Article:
Instead of imagining what might be, contemporary politicians spend most of their time talking, at best, about treating existing wounds to the body politic and, at worst, about "threats" that no longer exist. In the former category, place all the Democratic and Republican politicians who promise a "new direction" with regard to the Iraq quagmire but never get around to rejecting the neo-conservative -- or more precisely, neo-colonial -- policies that got us into the mess in the first place. In the latter category, place all the partisans who suggest that the problem with our health-care system is too much government involvement -- which is a little like claiming that the problem with a headache is too much aspirin.

At a certain point, you just want to say: "Get over it! At a point when only one in five Americans think the country is headed in the right direction, isn't it time we changed course?"

That's the message of the thousands of Americans who have gathered in Atlanta in recent days for the U.S. Social Forum.
I think it would be interesting if the people who came to the U.S. Social Forum were put in the same room -- or mega-convention center -- with people more closely involved in progressive electoral politics. In 1972, Julian Bond -- the civil rights veteran (and co-founder of the Institute for Southern Studies) -- argued in his book "A Time to Speak, A Time to Act" that it was imperative for 1960s activists to "transform our movement into an electoral instrument," to translate the era's grassroots base-building into political power.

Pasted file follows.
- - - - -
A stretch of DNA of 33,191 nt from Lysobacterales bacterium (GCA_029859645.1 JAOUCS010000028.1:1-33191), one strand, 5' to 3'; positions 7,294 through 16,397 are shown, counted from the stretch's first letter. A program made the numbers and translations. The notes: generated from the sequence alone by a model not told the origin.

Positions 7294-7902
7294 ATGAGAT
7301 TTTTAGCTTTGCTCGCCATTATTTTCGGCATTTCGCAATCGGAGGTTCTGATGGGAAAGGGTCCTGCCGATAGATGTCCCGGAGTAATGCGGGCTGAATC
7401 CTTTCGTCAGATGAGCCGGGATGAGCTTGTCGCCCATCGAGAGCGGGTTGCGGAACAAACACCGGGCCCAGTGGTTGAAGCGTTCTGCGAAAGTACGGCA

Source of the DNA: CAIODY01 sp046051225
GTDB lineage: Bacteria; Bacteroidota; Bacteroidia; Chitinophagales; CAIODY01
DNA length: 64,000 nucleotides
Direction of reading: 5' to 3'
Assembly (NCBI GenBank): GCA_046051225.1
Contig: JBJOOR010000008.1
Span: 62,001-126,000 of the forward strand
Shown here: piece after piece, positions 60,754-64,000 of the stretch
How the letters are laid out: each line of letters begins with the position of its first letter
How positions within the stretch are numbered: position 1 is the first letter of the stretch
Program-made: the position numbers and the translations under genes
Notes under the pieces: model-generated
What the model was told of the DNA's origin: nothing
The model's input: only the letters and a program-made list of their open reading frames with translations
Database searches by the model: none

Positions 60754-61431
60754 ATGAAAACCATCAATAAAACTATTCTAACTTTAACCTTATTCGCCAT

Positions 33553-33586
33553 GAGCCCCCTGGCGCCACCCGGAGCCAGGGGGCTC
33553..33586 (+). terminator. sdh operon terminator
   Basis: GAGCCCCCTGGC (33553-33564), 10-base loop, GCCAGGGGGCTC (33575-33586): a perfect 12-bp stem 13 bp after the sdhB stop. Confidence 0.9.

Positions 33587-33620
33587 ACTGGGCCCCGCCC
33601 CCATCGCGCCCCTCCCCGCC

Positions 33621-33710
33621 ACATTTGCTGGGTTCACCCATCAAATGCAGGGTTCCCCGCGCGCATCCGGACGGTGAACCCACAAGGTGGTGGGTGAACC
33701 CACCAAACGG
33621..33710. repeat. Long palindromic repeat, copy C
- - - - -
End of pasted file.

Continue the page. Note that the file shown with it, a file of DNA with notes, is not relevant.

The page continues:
The disconnect between the amazing display of activist energy here in Atlanta, and the decisions being made in Washington, make clear that this is also an issue today.

But it's also clear that our political establishment needs shaking up -- and that, as always, there's a need for powerful movements outside conventional politics that tackle the hard questions, and force new issues and ideas into the national consciousness (and in the process, help us realize that ideas now dismissed as the fringe -- like universal health care -- are actually mainstream).

As Nichols at The Nation says:
There is no question of the need for such a movement. Our electoral processes are a shambles, as evidenced by the dubious results of the last two presidential elections. Our campaign finance system is a crime. Our media aids and abets all that afflicts the nation. And working families find it harder and harder to make their voices heard on the job, in the school or in the community. The crisis is clear. What's exciting about the U.S. Social Forum is that the solutions -- fundamental structural and policy changes in foreign and domestic policies, rather than tinkers around the edges -- are coming into focus.
Labels: u.s. social forum